Anytime new managers sort of step into the position, and you can tell me if you agree, disagree, maybe in which way you fell. I always, I always say, if a new manager is going to make a mistake, they go one of two directions. They either go into the direction of assuming since they’re a manager, they’re now an authority figure. Now everybody just has to listen. Right? And you get a lot of, “Hey, I’m your manager, do it.” Okay? The other mistake is the other end of this the pendulum here, swinging the other way is, “I’m just going to be your friend.” Right? Like, “it’s okay. Like, I mean, if you can get to it,” and I mean, sort of take this position, like, I just want to be, you know, whatever. As you stepped into management, I’m super curious, like, did you swing one way or the other? Or was there, are you like, actually, that’s the wrong dichotomy there’s like four other items too?
Ah, no, I actually think that’s really funny, because I was having a discussion yesterday about this exact topic. Um, we were talking about the book, Radical Candor and kind of that chart that they have within of, you can have radical candor or you can have ruinous empathy. Where you just care way too much, and you’re too nice or you can have obnoxious aggression, where maybe you don’t care enough and you just hammer them with your opinion and feedback, and it’s not really coaching, right? And that’s where if you get to that upper echelon of radical candor, where you can show them, “Hey, I care about you. And that’s why I’m always giving you positive feedback.” And saying, “Hey, great job, Jordan, I really enjoyed how during that last meeting, when you know, Becky, and Jim got a little tense, you stepped in and helped them kind of focus back on the goal. That was awesome, right?” So that way, a week later, when you mess up on a call, and I say, “Hey, oh, Jordan, maybe next time, let’s think about a way we can approach this differently.” It’s not just one-off, one-time thing. And I think that I’m lucky because being around college athletics for seven years, not only was I lucky to have like, our head coach and our coaching staff that I got to see, how did they operate? How did they give coaching, and that truly is coaching and not just feedback. I got to be around a lot of other coaches in different sports. And for me, so much of that translates so well to like just the corporate world that we’re in. Because humans are humans, right? And like, they just want to know that you care about them. They want to know that they have a purpose and that they matter. And then they want to improve. So they need to hear things that aren’t just good. And so I think I was lucky in that because I had done the job, you know, I had done 300 implementations at Outreach. Right? So like managing people, and then working them through challenges was the fun part for me. So yeah, I mean, I think at times, I definitely am a little too friendly, especially earlier. But I think you’re spot on: those two categories are the ones that like if you can find the right balance, it can work out. If I had to tell a new manager, which one to lean into, I don’t know, caring about your team can lead to a lot better outcomes, in my opinion, and assuming things and telling them what to do.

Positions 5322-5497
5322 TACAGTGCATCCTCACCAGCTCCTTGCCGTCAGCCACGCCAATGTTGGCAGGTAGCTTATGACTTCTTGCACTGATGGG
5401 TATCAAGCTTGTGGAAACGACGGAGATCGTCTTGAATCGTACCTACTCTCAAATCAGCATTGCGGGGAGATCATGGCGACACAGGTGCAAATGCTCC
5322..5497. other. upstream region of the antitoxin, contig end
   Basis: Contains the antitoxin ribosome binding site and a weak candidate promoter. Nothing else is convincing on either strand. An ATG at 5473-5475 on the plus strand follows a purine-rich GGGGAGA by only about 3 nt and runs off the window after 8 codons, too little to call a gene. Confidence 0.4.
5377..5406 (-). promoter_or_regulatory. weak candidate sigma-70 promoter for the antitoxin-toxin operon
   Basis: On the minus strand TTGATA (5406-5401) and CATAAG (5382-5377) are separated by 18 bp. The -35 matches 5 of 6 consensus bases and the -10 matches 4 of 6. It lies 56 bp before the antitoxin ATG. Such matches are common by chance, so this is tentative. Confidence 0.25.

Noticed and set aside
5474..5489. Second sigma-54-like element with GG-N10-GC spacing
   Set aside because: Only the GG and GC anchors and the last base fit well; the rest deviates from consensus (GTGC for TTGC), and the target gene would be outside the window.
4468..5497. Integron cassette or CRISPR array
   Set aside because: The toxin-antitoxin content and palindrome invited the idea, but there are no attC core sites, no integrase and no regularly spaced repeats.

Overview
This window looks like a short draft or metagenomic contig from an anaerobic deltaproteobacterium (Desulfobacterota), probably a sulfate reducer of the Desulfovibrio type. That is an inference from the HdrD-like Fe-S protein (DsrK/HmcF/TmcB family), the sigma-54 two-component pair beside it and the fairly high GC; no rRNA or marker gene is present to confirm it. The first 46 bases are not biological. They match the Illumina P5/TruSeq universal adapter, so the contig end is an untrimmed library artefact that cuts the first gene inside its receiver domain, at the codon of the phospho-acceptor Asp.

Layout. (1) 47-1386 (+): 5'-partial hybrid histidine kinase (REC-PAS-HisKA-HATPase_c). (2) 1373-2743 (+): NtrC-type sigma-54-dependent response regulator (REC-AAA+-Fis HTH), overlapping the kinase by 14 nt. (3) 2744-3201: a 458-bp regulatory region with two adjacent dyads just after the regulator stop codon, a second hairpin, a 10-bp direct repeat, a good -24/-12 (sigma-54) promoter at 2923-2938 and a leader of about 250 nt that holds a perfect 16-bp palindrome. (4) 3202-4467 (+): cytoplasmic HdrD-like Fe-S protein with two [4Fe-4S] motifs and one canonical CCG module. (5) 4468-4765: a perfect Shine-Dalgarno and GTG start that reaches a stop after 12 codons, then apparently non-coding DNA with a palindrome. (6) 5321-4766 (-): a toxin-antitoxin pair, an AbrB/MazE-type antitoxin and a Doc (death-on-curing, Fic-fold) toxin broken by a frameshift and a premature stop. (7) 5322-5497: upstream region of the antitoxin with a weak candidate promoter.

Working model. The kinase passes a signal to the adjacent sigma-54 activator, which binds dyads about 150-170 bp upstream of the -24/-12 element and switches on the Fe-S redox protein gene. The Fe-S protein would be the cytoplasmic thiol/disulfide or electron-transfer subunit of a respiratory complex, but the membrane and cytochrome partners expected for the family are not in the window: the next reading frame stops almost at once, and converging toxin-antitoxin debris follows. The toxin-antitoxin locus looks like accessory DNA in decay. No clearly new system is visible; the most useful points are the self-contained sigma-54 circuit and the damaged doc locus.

Yeah, I hear you. But I just spoke to, actually one of the guys on my team. He’s stepping up and take on some leadership roles. And he was talking about, you know, years ago, managing at a restaurant, and one of the pitfalls that he ran into was just wanting to be the friend. And he was saying how like the waitstaff, for example, when they weren’t waiting tables they were supposed to, to roll forks and knives and all like, you know, into napkins and whatever. Yeah, they don’t, they don’t really get paid for that the same way they do if they get tips, right? And he was saying, like, he could never get them to do that. But he would always be like, well, “I mean, I know. And don’t worry about it. And I’ll just do it for you” and all this kind of stuff. So, but actually, like it is part of the job, right? It’s not the glamorous part of the job. It’s not the part you want. And as the manager should you roll that for them sometimes, yes. But also, it’s not efficient over the long term for you to be caught up in those tasks if you’re the manager, right? And so, I feel like today, I could be wrong on this, but I just have the impression that in years gone by, if you were going to make a mistake, it was like you’re the authority figure. And it seems like today if you’re gonna make the mistake, it’s because we’re, like over sensitive to like the feelings of others and all this, like, we’re going to lean toward being friendly because we don’t want to offend, which can then sometimes undercut that like, like, hey, but I do need to sort of push you and, and so it’s just, it’s such an interesting balance. Anyway, I just, thinking about you coming in and taking on that role. I’m always just curious like, which way did you tend to lean right out of the gate? And if I have to be honest, like, I’m probably guilty of trying to be friend first, like if I gotta go one way or the other, which leads me to just another question I’ve heard some folks say, and I know this is like, we’re here to talk about team building. But first in team building, you think about how do you manage the team. I’ve had some folks say, if you’re going to be somebody’s leader, you need to recognize you can never actually be their friend because there’s a power imbalance. And there’s all these things in between and whatever else. And in some degrees, like, I understand what they’re saying, but I’m curious to get your take, because, like, it’s a pretty big statement. And I know if you want to lead with empathy, how does that fit in?